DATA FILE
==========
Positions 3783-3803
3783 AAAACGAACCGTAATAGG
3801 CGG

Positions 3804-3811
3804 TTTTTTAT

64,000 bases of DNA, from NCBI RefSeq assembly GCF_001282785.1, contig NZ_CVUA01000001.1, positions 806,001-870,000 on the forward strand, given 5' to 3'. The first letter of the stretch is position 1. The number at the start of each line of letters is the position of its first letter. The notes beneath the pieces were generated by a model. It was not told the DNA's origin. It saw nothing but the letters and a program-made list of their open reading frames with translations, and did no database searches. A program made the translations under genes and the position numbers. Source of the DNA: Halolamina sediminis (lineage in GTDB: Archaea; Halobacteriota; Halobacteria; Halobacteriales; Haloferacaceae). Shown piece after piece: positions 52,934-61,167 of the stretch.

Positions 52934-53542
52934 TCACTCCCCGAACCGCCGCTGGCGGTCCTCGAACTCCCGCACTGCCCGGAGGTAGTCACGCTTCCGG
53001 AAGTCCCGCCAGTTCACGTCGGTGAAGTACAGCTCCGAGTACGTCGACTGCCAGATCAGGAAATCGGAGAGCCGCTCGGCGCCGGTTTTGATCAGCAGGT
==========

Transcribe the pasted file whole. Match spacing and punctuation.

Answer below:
Positions 3783-3803
3783 AAAACGAACCGTAATAGG
3801 CGG

Positions 3804-3811
3804 TTTTTTAT

64,000 bases of DNA, from NCBI RefSeq assembly GCF_001282785.1, contig NZ_CVUA01000001.1, positions 806,001-870,000 on the forward strand, given 5' to 3'. The first letter of the stretch is position 1. The number at the start of each line of letters is the position of its first letter. The notes beneath the pieces were generated by a model. It was not told the DNA's origin. It saw nothing but the letters and a program-made list of their open reading frames with translations, and did no database searches. A program made the translations under genes and the position numbers. Source of the DNA: Halolamina sediminis (lineage in GTDB: Archaea; Halobacteriota; Halobacteria; Halobacteriales; Haloferacaceae). Shown piece after piece: positions 52,934-61,167 of the stretch.

Positions 52934-53542
52934 TCACTCCCCGAACCGCCGCTGGCGGTCCTCGAACTCCCGCACTGCCCGGAGGTAGTCACGCTTCCGG
53001 AAGTCCCGCCAGTTCACGTCGGTGAAGTACAGCTCCGAGTACGTCGACTGCCAGATCAGGAAATCGGAGAGCCGCTCGGCGCCGGTTTTGATCAGCAGGT